Adviser Update Adviser Update Winter 2018 | Page 13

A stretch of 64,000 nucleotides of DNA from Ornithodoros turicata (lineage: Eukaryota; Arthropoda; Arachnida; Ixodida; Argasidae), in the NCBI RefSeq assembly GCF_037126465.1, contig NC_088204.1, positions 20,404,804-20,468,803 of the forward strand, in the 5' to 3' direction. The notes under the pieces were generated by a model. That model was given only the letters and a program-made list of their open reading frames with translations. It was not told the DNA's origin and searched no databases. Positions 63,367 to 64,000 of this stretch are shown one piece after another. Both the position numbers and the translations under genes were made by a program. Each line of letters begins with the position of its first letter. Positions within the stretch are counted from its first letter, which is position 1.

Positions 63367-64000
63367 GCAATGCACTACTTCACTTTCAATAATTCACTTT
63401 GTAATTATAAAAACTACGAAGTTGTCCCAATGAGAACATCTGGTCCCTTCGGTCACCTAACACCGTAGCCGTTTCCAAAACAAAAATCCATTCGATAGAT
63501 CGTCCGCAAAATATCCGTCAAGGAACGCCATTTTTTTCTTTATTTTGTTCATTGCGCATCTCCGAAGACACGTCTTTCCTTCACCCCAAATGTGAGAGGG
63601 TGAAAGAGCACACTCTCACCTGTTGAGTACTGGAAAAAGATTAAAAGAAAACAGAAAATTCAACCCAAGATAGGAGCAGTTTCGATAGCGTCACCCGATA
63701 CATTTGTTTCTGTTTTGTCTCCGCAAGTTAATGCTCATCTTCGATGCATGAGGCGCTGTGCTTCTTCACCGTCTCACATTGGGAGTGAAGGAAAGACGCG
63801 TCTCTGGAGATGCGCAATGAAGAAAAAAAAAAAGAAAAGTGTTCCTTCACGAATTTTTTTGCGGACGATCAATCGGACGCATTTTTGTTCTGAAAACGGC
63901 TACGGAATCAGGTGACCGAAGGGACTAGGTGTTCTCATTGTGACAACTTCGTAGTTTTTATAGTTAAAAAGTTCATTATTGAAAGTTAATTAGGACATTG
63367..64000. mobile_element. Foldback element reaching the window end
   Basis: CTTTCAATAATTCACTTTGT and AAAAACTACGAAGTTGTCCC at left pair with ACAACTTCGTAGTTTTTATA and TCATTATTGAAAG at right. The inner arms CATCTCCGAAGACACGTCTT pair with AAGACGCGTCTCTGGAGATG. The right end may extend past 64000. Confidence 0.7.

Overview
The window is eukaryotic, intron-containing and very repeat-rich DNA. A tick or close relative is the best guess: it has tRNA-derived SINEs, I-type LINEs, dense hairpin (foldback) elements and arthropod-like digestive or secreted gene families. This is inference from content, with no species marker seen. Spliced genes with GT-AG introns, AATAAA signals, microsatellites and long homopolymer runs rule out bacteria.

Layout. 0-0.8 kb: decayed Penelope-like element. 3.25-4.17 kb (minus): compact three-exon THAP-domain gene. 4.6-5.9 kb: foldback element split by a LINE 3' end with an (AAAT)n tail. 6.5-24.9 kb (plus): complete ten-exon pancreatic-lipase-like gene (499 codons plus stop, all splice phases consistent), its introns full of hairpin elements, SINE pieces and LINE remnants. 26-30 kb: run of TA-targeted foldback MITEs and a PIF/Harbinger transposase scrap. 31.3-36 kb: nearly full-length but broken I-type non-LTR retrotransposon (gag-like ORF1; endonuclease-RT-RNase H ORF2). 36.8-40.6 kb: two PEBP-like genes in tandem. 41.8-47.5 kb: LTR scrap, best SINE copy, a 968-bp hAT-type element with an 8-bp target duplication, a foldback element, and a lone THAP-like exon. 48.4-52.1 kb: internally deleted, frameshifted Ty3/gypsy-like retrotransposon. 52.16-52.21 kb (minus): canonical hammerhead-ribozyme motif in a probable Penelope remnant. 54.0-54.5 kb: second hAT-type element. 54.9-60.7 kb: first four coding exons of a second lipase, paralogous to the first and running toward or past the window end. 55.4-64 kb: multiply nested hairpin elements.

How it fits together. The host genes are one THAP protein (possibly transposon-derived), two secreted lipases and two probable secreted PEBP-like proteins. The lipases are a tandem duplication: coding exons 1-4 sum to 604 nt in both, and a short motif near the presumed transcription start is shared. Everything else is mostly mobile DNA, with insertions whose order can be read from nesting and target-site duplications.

13 1. Imbue assignments with the promise of originality We need to find ways to assign written work that can find an audience. Avoid the standard essay on what makes “Hamlet,” a complicated work of art, and think of ways to have students demonstrate comprehension through writing that is different and publishable. Nobody needs to publish an essay on indecisiveness in “Hamlet”; but there may be an audience interested in students uncovering and analyzing how multicultural classrooms in New York City have responded to the text over the past century. 2. Avoid arbitrary deadlines Journalists set deadlines based on publication schedules rather than marking periods. Find times when true publication makes sense and build in deadlines that will inspire students to work towards the goal of having work ready for an audience. 3. Remove the answers from the teacher and encourage authentic learning Journalists know what they don’t know and learn how to find it. They are authentic learners, at their best. By creating assignments that encourage students to uncover some new angle on a topic it shifts the burden from the teacher having to provide students with “the right” answer and offers students opportunities to find what the teacher may not expect. During our experimental unit, few students would say that they were taught anything journalistic because it was not treated as a journalistic unit. That unseen weaving together of the two kinds of courses proved successful precisely because it felt like a departure from the standard English writing project and yet it made sense within the confines of the curriculum. PUBLICATION OPTIONS It’s easy to offer “true” publication as an incentive, but it’s not always easy to find the right venue. Here are some places where students can publish their work: The school newspaper/news site: This is the simplest and likeliest avenue for publication. If you have work that is relevant to the school community, reach out to those running the school newspaper and make an arrangement. Most student editors would be happy to host polished content that other students provide them (with the backing of a teacher). Local publications: You would be surprised at how willing local publications are to consider publishing relevant and timely student work. Consider reaching out to local newspapers and proposing content. School website: If the school paper is unable to host your work, consider the official school website. An impressive set of student writing that is published for the school audience is something most administrators would want showcased on the school’s official page. Medium and social media: If all else fails, sites like Medium will host work, and it feels more official than posting on a class blog would. Publishing with Medium, and then teaching students how to gain an audience for their published work through social media channels, can be worthwhile exercise.